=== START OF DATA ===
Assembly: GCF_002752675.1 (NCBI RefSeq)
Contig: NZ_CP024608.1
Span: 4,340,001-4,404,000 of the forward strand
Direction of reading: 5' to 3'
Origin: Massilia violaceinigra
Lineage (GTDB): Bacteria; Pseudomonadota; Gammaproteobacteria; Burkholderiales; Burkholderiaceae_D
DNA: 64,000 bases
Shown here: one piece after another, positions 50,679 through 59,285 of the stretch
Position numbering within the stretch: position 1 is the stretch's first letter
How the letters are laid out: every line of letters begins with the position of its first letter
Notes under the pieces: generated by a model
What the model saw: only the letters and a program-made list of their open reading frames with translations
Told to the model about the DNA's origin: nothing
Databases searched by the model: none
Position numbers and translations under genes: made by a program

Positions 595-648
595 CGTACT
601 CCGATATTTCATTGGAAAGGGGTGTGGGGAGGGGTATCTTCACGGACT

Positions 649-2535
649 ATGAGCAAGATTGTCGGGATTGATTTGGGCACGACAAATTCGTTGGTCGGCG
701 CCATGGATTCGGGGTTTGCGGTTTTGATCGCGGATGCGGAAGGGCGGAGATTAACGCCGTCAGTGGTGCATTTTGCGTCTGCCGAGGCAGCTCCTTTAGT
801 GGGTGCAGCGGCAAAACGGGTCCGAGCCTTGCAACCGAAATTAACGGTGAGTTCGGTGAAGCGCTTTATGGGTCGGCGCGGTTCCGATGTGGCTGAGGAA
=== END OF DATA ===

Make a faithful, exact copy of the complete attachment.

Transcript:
Assembly: GCF_002752675.1 (NCBI RefSeq)
Contig: NZ_CP024608.1
Span: 4,340,001-4,404,000 of the forward strand
Direction of reading: 5' to 3'
Origin: Massilia violaceinigra
Lineage (GTDB): Bacteria; Pseudomonadota; Gammaproteobacteria; Burkholderiales; Burkholderiaceae_D
DNA: 64,000 bases
Shown here: one piece after another, positions 50,679 through 59,285 of the stretch
Position numbering within the stretch: position 1 is the stretch's first letter
How the letters are laid out: every line of letters begins with the position of its first letter
Notes under the pieces: generated by a model
What the model saw: only the letters and a program-made list of their open reading frames with translations
Told to the model about the DNA's origin: nothing
Databases searched by the model: none
Position numbers and translations under genes: made by a program

Positions 595-648
595 CGTACT
601 CCGATATTTCATTGGAAAGGGGTGTGGGGAGGGGTATCTTCACGGACT

Positions 649-2535
649 ATGAGCAAGATTGTCGGGATTGATTTGGGCACGACAAATTCGTTGGTCGGCG
701 CCATGGATTCGGGGTTTGCGGTTTTGATCGCGGATGCGGAAGGGCGGAGATTAACGCCGTCAGTGGTGCATTTTGCGTCTGCCGAGGCAGCTCCTTTAGT
801 GGGTGCAGCGGCAAAACGGGTCCGAGCCTTGCAACCGAAATTAACGGTGAGTTCGGTGAAGCGCTTTATGGGTCGGCGCGGTTCCGATGTGGCTGAGGAA